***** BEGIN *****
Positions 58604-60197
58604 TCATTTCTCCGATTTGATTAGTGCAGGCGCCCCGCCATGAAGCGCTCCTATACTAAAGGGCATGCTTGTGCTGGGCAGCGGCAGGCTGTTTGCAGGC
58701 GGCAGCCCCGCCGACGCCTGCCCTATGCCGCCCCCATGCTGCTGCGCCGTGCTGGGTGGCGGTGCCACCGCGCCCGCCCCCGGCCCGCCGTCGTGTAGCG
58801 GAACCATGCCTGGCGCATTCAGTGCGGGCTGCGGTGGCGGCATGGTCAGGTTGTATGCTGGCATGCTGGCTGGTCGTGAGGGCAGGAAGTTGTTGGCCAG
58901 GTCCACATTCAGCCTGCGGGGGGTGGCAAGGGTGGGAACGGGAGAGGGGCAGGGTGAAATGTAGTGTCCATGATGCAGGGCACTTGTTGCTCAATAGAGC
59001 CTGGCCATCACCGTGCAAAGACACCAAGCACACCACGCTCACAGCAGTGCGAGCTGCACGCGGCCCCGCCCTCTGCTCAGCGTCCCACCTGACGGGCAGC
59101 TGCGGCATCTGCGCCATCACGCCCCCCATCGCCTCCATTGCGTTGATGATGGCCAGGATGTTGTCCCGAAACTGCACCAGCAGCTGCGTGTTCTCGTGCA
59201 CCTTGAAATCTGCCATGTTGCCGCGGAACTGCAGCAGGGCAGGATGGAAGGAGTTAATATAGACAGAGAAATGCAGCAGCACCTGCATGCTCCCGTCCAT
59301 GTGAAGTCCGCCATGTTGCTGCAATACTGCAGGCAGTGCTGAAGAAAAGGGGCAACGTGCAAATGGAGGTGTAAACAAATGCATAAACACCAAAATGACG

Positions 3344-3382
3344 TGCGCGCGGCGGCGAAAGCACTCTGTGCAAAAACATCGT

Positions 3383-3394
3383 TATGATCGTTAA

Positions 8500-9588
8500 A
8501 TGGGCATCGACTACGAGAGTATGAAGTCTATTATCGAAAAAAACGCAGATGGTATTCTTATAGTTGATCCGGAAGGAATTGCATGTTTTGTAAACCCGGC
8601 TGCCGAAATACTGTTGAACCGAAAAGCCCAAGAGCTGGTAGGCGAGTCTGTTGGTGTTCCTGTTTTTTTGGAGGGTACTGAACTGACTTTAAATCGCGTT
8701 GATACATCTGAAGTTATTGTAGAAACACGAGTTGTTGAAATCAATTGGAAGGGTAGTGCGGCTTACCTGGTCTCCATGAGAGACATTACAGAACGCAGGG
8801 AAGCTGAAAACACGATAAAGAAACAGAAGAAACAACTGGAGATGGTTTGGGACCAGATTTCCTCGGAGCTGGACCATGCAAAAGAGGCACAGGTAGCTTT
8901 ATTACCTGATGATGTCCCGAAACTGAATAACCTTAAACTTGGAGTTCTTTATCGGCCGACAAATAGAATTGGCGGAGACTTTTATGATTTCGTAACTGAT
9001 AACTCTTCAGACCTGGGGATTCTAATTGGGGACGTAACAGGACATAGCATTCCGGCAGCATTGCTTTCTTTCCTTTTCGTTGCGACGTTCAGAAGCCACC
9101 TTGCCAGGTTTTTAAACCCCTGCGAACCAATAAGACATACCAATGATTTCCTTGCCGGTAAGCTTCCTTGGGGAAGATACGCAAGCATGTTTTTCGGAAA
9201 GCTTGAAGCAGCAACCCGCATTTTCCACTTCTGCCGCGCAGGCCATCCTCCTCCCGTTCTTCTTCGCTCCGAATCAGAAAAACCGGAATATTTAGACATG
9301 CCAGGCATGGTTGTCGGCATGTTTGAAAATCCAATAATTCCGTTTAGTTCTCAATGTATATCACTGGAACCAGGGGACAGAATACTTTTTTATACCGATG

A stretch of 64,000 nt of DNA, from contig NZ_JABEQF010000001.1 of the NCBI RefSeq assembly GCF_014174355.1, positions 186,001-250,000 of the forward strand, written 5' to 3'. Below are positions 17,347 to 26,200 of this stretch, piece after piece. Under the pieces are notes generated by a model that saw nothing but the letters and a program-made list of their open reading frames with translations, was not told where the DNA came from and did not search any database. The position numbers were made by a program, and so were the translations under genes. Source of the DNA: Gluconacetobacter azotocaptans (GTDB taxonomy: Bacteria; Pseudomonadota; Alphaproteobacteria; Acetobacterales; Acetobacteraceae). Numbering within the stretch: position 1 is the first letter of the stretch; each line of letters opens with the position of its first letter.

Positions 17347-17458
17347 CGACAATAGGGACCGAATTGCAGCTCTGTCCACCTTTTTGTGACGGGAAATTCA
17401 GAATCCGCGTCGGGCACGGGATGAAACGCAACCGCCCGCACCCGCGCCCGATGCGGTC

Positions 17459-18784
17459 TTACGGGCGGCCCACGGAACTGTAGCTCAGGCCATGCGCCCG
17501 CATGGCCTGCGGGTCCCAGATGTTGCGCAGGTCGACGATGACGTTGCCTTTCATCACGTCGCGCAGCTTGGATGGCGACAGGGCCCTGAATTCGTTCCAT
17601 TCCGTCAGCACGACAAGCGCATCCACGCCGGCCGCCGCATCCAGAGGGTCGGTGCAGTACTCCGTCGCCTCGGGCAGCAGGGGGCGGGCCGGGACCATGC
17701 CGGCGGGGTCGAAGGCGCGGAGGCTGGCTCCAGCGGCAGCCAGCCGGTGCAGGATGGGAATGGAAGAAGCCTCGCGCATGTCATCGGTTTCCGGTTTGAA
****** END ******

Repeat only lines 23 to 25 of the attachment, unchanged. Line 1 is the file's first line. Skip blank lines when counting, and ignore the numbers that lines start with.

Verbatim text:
9201 GCTTGAAGCAGCAACCCGCATTTTCCACTTCTGCCGCGCAGGCCATCCTCCTCCCGTTCTTCTTCGCTCCGAATCAGAAAAACCGGAATATTTAGACATG
9301 CCAGGCATGGTTGTCGGCATGTTTGAAAATCCAATAATTCCGTTTAGTTCTCAATGTATATCACTGGAACCAGGGGACAGAATACTTTTTTATACCGATG

A stretch of 64,000 nt of DNA, from contig NZ_JABEQF010000001.1 of the NCBI RefSeq assembly GCF_014174355.1, positions 186,001-250,000 of the forward strand, written 5' to 3'. Below are positions 17,347 to 26,200 of this stretch, piece after piece. Under the pieces are notes generated by a model that saw nothing but the letters and a program-made list of their open reading frames with translations, was not told where the DNA came from and did not search any database. The position numbers were made by a program, and so were the translations under genes. Source of the DNA: Gluconacetobacter azotocaptans (GTDB taxonomy: Bacteria; Pseudomonadota; Alphaproteobacteria; Acetobacterales; Acetobacteraceae). Numbering within the stretch: position 1 is the first letter of the stretch; each line of letters opens with the position of its first letter.